What is the meaning of ‘jinn’ as mentioned in Surah ar-Rahman, chapter 55, verses 57?


Someone from Jordan asked Hazrat Amirul Momineen, Khalifatul Masih Vaa, a question about the following verse of Surah ar-Rahman:

لَمۡ يَطۡمِثۡھُنَّ اِنۡسٌ قَبۡلَھُمۡ وَلَا جَآنٌّ

[“… whom neither man nor Jinn will have touched before them…” (Surah ar-Rahman, Ch.55: V.57]

He asked what the term “jinn”, mentioned in this verse, meant. Huzoor-e-Anwaraa, in his letter dated 18 October 2021, provided the following answer to this question:

“The word jinn is frequently used in the Holy Quran and the ahadith of the Holy Prophetsa with various connotations. The precise meaning of the word is determined by its context. Generally, the word jinn means something that is hidden, whether it is hidden owing to its form or its behaviour. The word takes on numerous connotations as it changes cases or is inflected in other ways. Nevertheless, the concept of being hidden or obscure is common across all of these connotations.

“The following words, for example, that are derived from the root j-n-n, carry the above-mentioned connotation:

janna [جَنَّ], for example, means ‘to cast a shadow’ or ‘to cast a mantle of darkness’.

janin [جَنِين] is the foetus hidden in the mother’s womb.

junun [جُنُون] refers to the illness which covers the intellect.

jinan [جِنَان] denotes the heart, hidden in one’s chest.

jannah [جَنَّة] is the garden, whose thick shade from the trees covers the soil.

majannah [مَجَنَّة] refers to the shield behind which the warrior hides.

jaann [جَانّ] is applied to the snakes that live in hiding in the ground.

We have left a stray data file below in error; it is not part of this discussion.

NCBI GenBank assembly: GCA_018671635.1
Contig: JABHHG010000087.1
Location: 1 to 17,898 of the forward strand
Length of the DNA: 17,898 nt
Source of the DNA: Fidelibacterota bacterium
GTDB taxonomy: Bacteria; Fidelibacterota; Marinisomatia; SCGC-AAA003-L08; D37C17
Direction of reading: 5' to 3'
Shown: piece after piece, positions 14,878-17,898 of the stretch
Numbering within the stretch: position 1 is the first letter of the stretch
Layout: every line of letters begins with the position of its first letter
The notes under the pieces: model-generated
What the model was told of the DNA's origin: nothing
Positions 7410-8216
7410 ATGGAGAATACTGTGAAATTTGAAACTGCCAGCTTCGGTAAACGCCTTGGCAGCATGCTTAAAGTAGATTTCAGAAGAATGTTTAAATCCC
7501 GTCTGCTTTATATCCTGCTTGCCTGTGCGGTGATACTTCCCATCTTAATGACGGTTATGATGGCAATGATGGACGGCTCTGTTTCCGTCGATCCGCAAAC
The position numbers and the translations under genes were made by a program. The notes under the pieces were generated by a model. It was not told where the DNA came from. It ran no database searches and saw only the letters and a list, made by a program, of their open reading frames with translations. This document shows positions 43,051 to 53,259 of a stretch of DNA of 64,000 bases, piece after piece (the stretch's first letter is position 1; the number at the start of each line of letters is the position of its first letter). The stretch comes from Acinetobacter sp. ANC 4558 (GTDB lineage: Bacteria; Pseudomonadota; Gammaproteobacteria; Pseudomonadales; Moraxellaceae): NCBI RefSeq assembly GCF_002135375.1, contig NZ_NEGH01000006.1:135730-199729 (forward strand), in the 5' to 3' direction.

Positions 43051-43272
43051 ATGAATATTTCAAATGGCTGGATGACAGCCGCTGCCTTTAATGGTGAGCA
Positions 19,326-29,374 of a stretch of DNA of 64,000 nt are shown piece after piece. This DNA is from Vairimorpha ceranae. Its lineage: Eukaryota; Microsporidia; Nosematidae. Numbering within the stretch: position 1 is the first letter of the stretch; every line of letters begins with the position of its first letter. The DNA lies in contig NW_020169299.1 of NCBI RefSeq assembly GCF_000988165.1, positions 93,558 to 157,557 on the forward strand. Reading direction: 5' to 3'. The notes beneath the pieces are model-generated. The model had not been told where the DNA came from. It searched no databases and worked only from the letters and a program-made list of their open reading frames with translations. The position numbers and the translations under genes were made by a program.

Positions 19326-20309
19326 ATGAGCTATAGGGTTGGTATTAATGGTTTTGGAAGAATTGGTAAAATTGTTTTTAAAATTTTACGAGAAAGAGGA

janan [جَنَن] refers to the tomb that hides the dead in itself.

junnah [جُنَّة] applies to the veil that covers the head and the body.

“Moreover, the word jinn is also used for veiled women. It is also used for such chieftains and the elite who do not mix with the public. It is also used for people of nations that live in geographically remote areas and are cut off from the rest of the world.

“Similarly, the word [jinn] is also used for nocturnal animals that stay in the dark and for very small insects or microorganisms such as germs etc. That is why the Holy Prophetsa instructed that eating utensils be kept covered at night. (Sahih Muslim, Kitab al-ashribah, Bab al-’amri bi taghtiyati l-ina’i wa ika’i s-siqa’i wa ighlaqi l-abwab) He also forbade the usage of bones for cleaning after attending to the call of nature and said that they were the food of the jinn, i.e., ants, termites and other bacteria. (Sahih al-Bukhari, Kitab al-manaqib, Bab dhikri l-jinn)

“Furthermore, the word jinn is also used for hidden evil spirits, i.e., Satan and for the hidden good spirits, i.e., angels as has been stated that:

مِنَّا الصَّالِحُونَ وَمِنَّا دُونَ ذَلِكَ

“[‘Some of us are righteous and some of us are otherwise.’] (Surah al-Jinn, Ch. 72: V. 12)

“Thus, as mentioned above, the word will have different meanings depending on the context. In your question, you have quoted the following verse of Surah ar-Rahman:

لمْ يَطْمِثْهُنَّ إنْسٌ قْبلَهُمْ وَلَا جَانٌّ

“[‘… whom neither man nor Jinn will have touched before them…’ (Surah ar-Rahman, Ch.55: V.57]

“The word ‘jinn’, which has been used in this verse in contrast to ‘ins’, denotes the elite, those of great rank and position, the rich, chieftains and leaders. And the meaning of the verse is that Allah the Exalted has prepared such heavenly gardens for His righteous servants in which there will be such unique blessings that will be exclusively for those dwellers of Paradise and before them, these blessings would have been beyond the reach of the ordinary as well as the elite.”

No posts to display


Please enter your comment!
Please enter your name here